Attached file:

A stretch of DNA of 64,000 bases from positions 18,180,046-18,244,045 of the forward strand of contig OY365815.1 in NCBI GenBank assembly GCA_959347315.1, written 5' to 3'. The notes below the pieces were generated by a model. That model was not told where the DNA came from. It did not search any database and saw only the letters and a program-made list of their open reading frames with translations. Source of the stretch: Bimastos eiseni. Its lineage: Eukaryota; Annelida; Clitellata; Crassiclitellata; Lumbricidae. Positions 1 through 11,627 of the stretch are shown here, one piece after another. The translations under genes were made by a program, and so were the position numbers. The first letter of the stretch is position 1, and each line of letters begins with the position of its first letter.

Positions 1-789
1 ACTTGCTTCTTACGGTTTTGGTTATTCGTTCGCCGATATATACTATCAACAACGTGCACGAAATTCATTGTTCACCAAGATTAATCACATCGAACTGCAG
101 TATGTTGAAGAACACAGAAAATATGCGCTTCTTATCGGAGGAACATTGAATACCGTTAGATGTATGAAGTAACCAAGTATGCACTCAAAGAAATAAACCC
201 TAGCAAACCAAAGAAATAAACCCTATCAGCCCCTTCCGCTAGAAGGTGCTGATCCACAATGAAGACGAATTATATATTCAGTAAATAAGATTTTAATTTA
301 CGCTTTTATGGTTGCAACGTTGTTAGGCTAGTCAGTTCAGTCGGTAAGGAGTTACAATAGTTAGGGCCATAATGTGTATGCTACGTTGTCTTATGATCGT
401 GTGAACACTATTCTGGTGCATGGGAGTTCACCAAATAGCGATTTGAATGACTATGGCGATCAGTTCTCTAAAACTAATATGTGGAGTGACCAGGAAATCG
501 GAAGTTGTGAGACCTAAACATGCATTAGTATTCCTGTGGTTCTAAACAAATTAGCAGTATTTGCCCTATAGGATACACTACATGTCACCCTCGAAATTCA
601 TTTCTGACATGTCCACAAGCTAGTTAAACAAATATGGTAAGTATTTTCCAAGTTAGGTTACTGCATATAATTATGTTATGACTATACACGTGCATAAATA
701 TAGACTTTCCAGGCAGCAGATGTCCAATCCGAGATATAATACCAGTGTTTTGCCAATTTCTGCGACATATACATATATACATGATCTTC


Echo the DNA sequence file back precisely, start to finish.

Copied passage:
A stretch of DNA of 64,000 bases from positions 18,180,046-18,244,045 of the forward strand of contig OY365815.1 in NCBI GenBank assembly GCA_959347315.1, written 5' to 3'. The notes below the pieces were generated by a model. That model was not told where the DNA came from. It did not search any database and saw only the letters and a program-made list of their open reading frames with translations. Source of the stretch: Bimastos eiseni. Its lineage: Eukaryota; Annelida; Clitellata; Crassiclitellata; Lumbricidae. Positions 1 through 11,627 of the stretch are shown here, one piece after another. The translations under genes were made by a program, and so were the position numbers. The first letter of the stretch is position 1, and each line of letters begins with the position of its first letter.

Positions 1-789
1 ACTTGCTTCTTACGGTTTTGGTTATTCGTTCGCCGATATATACTATCAACAACGTGCACGAAATTCATTGTTCACCAAGATTAATCACATCGAACTGCAG
101 TATGTTGAAGAACACAGAAAATATGCGCTTCTTATCGGAGGAACATTGAATACCGTTAGATGTATGAAGTAACCAAGTATGCACTCAAAGAAATAAACCC
201 TAGCAAACCAAAGAAATAAACCCTATCAGCCCCTTCCGCTAGAAGGTGCTGATCCACAATGAAGACGAATTATATATTCAGTAAATAAGATTTTAATTTA
301 CGCTTTTATGGTTGCAACGTTGTTAGGCTAGTCAGTTCAGTCGGTAAGGAGTTACAATAGTTAGGGCCATAATGTGTATGCTACGTTGTCTTATGATCGT
401 GTGAACACTATTCTGGTGCATGGGAGTTCACCAAATAGCGATTTGAATGACTATGGCGATCAGTTCTCTAAAACTAATATGTGGAGTGACCAGGAAATCG
501 GAAGTTGTGAGACCTAAACATGCATTAGTATTCCTGTGGTTCTAAACAAATTAGCAGTATTTGCCCTATAGGATACACTACATGTCACCCTCGAAATTCA
601 TTTCTGACATGTCCACAAGCTAGTTAAACAAATATGGTAAGTATTTTCCAAGTTAGGTTACTGCATATAATTATGTTATGACTATACACGTGCATAAATA
701 TAGACTTTCCAGGCAGCAGATGTCCAATCCGAGATATAATACCAGTGTTTTGCCAATTTCTGCGACATATACATATATACATGATCTTC